THE ORANGERY RENOVATION
McCloy + Muchemwa
BRETT MARTIN, Rust Oleum, The Hairpin Leg Co., Trimform
Norwich, United Kingdom
DESIGN AND FABRICATION
Steve Mccloy, Bongani Muchemwa
McCloy + Muchemwa has designed and renovated a dilapidated and asbestos-riddled garage in Norwich with self-build clients.
The existing garage was dark, dusty, cluttered, and had issues with pests; making it virtually unusable as well as being visibly unattractive.
With weekends-away and holidays cancelled during the Covid-19 pandemic pent-up energy was released onto the garden and into making the garage safer, functioning better, and be a more enjoyable space with generous and considered storage solutions.
Here, removing the damaged and asbestos-containing roof was the first priority. However, this presented an opportunity to boldly re-configure the building and garden.
The project included myriad options within the relatively small budget that would require imagination, recycled materials + lateral thinking.
The project's sustainability lies in re-use; improvements to the existing structure promise to extend the working life of the building and have been undertaken to reduce the waste taken off-site.
The internal timber structure was largely sound, if a little haphazard, so to minimise the quantity of new materials added, a 'surgical' approach to refurbishment was chosen.
Rotten sections of timber were replaced where leaks had occurred, and all the structure was treated and sealed with exterior grade paint.
Tool storage, planters, and workbenches made from upcycled furniture and recycled building materials are designed to be raised off the floor, moveable and reconfigurable.
A naturally lit interior provides a workspace for messy hobbies like bike maintenance, DIY, and pottery with electricity generated on-site by solar panels.
Wall-hung storage racking, shelves, and even the metal stool are supplied in robust designs that fit the orange and black colour scheme.
Cabinets are fitted with heavy-duty orange castors whilst workbenches are supported on easy-to-fit hairpin legs.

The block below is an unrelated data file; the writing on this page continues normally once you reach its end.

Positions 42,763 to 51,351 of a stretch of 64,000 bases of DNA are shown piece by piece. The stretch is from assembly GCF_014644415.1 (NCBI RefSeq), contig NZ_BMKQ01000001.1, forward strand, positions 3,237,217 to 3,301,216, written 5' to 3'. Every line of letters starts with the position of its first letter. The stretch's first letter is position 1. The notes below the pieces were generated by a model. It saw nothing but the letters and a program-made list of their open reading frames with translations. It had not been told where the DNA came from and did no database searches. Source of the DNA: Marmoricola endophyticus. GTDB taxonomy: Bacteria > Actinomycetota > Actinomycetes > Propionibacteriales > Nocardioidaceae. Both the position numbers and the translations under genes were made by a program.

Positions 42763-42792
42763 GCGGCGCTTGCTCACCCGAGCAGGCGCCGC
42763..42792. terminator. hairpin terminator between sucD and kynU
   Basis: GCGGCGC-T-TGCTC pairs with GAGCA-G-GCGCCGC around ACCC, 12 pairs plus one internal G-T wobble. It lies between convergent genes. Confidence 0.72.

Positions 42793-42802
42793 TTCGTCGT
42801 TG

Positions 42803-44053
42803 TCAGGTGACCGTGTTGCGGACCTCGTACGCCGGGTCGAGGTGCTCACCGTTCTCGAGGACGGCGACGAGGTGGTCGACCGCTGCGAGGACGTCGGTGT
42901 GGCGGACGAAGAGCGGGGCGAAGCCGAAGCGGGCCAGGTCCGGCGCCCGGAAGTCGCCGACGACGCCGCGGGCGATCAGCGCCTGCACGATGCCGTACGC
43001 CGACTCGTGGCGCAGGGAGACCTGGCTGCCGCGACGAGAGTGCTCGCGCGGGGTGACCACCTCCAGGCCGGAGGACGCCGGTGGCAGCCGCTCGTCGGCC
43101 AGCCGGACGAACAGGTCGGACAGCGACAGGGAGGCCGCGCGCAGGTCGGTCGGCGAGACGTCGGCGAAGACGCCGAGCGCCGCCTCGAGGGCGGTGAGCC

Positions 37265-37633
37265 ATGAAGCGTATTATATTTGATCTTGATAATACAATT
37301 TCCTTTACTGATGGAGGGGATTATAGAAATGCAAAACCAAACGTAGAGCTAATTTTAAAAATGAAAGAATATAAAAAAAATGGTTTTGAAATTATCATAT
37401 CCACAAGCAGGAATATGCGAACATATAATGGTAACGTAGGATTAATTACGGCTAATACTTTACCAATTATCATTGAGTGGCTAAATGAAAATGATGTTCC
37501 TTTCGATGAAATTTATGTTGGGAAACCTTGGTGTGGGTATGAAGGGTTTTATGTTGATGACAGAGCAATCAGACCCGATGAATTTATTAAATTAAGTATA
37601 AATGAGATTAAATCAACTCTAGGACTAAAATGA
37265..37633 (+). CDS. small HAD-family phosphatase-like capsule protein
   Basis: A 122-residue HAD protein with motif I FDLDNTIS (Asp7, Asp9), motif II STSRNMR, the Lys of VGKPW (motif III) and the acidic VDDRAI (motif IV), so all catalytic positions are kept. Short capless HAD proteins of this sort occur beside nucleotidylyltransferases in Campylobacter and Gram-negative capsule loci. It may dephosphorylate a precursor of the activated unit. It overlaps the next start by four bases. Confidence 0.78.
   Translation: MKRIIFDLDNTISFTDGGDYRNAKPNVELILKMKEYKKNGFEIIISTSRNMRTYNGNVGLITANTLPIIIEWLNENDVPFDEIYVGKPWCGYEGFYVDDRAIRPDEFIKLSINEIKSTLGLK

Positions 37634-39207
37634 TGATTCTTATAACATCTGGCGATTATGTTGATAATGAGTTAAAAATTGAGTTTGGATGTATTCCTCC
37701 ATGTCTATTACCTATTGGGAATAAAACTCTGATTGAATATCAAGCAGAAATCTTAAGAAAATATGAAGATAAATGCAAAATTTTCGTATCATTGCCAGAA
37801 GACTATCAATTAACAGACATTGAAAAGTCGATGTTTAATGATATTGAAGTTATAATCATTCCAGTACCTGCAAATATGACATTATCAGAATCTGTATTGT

The new timber-framed greenhouse/orangery supports the owners’ vegetable patches and fruit trees in providing home-grown food, whilst the water-collecting pergola offers both shelter and shade.
The interventions have resulted in a positive lifestyle change for the owners, who now spend much of their free time relaxing, eating meals, and entertaining outdoors.
The project was designed so that the DIY build could happen in small phases over non-consecutive weekends (and between lockdowns).
The size and type of metal roofing panels were selected to reduce safety risks and minimise the number of joints.
The greenhouse is fabricated as easy-to-lift lightweight frames which are offered up and fixed into place from below; reducing working height (and use of ladders) significantly.
The profiled black cladding prevents further weathering of the roof and walls, while visually it provides a high-contrast backdrop that emphasises the colours of the garden.
A Richard Rogers-inspired bright orange paint colour makes the seven-metre span of the pergola's steel beam really 'pop', and for the interior, is used again to enhance visual coherence across many individual details.
A triangular motif repeats throughout the project too; from the structural expression down to small details such as the shelf brackets.